Does natural gas burn cleaner than coal when it comes to carbon dioxide emissions, and in the emissions of other harmful pollutants? Undoubtedly yes. If you actually burn it, that is.
And there's the problem.
Thanks to rising natural gas prices, coal has made a comeback in the U.S. electricity generation mix. That trend, if sustained, would reverse both the drop in U.S. carbon dioxide emissions to a 20-year low and the recent dramatic gains in cleaning the air and improving public health.
As I wrote here, what the invisible hand of the market giveth, it can taketh away. The climate and public health gains enabled by shale gas development are insecure, as the latest numbers show. Natural gas exports, if approved, will take us further in the wrong direction.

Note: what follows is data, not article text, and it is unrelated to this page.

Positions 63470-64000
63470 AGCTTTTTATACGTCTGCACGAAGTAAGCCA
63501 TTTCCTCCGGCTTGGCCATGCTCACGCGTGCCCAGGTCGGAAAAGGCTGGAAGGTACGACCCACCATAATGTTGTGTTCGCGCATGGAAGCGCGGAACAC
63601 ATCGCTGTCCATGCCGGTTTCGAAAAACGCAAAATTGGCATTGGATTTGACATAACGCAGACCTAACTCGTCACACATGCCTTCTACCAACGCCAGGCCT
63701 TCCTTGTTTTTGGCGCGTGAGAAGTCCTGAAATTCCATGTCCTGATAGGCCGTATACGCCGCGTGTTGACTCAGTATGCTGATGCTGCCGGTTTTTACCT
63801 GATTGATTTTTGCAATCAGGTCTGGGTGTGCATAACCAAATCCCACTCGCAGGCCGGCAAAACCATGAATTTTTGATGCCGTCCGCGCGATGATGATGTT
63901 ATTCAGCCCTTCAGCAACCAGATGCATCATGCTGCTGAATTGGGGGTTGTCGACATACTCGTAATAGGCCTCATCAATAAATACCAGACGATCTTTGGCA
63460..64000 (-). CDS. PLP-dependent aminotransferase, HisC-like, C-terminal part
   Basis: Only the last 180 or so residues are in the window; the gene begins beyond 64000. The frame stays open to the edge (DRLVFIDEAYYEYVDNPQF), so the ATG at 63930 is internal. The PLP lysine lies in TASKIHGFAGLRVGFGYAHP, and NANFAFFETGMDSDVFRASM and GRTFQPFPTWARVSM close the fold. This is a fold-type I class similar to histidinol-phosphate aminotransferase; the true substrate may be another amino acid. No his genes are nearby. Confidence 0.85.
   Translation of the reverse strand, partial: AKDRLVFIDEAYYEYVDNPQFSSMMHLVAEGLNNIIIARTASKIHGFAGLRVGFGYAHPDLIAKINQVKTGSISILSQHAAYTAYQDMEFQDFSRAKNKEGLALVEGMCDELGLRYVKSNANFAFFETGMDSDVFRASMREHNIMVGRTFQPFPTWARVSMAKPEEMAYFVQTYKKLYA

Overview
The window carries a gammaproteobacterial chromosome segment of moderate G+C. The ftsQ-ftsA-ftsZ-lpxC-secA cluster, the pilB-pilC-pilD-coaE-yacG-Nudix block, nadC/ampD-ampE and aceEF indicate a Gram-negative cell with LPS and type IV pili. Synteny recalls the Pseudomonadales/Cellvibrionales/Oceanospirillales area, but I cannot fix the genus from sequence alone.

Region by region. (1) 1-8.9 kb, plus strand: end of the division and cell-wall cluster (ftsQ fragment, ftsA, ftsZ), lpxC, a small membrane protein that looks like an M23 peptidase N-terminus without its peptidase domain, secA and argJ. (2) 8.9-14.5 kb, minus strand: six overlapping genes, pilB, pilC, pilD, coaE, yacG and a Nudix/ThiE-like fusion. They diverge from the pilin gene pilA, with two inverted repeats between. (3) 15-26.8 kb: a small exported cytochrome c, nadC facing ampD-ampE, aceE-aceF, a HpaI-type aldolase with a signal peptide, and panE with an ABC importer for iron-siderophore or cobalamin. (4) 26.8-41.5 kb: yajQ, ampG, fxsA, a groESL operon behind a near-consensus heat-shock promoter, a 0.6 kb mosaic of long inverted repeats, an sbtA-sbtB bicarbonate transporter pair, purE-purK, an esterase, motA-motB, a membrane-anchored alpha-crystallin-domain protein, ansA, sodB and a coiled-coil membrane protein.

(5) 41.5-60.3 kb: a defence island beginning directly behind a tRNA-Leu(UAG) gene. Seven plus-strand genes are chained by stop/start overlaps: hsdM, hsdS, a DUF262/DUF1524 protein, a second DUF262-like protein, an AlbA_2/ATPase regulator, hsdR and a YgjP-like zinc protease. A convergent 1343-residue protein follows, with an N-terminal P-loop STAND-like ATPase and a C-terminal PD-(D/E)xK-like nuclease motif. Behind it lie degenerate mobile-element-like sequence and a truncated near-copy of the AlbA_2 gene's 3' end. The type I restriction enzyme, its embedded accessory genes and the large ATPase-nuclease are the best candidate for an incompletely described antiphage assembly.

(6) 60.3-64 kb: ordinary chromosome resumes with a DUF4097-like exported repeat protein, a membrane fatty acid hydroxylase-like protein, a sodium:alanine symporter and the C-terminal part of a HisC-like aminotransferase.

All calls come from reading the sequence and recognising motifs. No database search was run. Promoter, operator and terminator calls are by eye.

With gas prices bound to rise further as the market comes into balance, there is no substitute for energy policies that would minimize the emissions from coal and transform natural gas into a near zero carbon fuel while propelling growing renewable energy development.
Otherwise, the potential - and urgently needed - climate gains from shale gas will be another lost opportunity on the way to a devastatingly warmer world.